Third Request for Study on CSA Scoring System Denied
Posted: August 1, 2014
ARLINGTON, VA. — The American Trucking Associations (ATA) wants the Federal Motor Carrier Safety Administration (FMCSA) to release a study of the links between violations and crash risk used to develop its methodology for assigning carriers’ scores in its monitoring and measurement system: Compliance, Safety, Accountability (CSA).
“As a regulated industry, trucking has a right and a need to know how the system we operate under was crafted,” said ATA President and CEO Bill Graves. “FMCSA has an obligation to release this study so that the industry, and other stakeholders, may evaluate CSA and offer substantive proposals to improve it.”
The study, “2007 Violation Severity Assessment Study Final Report,” was used as a component in the development of the severity weights in CSA, which are assigned to all violations on a scale of 1-10 based on their relationship to crash occurrence and consequences.
This is the third time since May 2012 that the ATA has requested the study. All three requests have been denied, along with a request from the Motor Carrier Safety Advisory Committee (MCSAC) — a group appointed by the FMCSA to advise the agency on regulatory and program issues.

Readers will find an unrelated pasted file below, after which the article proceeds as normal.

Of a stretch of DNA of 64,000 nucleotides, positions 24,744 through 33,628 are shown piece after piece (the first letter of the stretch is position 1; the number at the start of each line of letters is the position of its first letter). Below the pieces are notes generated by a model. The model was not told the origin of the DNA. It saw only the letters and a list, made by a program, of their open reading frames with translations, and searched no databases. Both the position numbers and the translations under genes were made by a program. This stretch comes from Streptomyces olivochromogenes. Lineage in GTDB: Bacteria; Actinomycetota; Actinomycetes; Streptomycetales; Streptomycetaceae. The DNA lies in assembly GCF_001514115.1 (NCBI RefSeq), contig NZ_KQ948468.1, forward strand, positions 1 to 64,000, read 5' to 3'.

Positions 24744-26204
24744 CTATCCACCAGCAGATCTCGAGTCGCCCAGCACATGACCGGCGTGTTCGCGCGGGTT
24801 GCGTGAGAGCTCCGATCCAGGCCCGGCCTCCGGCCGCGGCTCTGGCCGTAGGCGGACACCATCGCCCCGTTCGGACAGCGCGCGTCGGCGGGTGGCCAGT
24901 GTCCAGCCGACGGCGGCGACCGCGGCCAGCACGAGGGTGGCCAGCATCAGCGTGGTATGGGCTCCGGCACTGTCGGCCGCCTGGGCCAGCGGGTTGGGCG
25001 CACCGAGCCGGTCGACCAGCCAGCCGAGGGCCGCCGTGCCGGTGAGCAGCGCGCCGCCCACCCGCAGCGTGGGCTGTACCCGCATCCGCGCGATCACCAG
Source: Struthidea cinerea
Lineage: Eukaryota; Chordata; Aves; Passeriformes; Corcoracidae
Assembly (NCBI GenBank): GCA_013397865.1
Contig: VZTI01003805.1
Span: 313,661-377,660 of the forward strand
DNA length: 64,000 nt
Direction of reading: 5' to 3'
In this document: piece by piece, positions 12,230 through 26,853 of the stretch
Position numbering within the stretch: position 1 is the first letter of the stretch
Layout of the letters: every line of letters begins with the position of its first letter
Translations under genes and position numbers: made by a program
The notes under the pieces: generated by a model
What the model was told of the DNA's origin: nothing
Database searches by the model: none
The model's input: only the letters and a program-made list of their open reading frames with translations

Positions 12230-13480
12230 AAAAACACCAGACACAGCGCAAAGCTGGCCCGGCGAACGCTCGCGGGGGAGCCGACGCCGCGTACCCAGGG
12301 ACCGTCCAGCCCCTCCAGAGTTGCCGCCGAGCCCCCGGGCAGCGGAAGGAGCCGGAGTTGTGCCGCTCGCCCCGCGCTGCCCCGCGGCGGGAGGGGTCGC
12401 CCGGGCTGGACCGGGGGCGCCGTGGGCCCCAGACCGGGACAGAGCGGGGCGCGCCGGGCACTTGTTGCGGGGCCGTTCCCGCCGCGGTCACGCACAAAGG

The MCSAC said that further data collection is needed to establish crash causation relationships to justify weighting scores. Without that data, MCSAC recommendations in regards to the appropriate violation severity weights largely reflected “guesswork” on the relationship between particular violations and crashes, according to the MCSAC’s final report.
ATA also pointed to an evaluation of CSA by the University of Michigan Transportation Research Institute that described the assignment of severity weights as “arbitrary.” The evaluation also said that it is not known whether the weights used in the calculation of BASICs scores are appropriate.
“This pattern of failing to disclose critical background information, despite numerous requests, contradicts the agency’s claims of openness and transparency,” Graves said.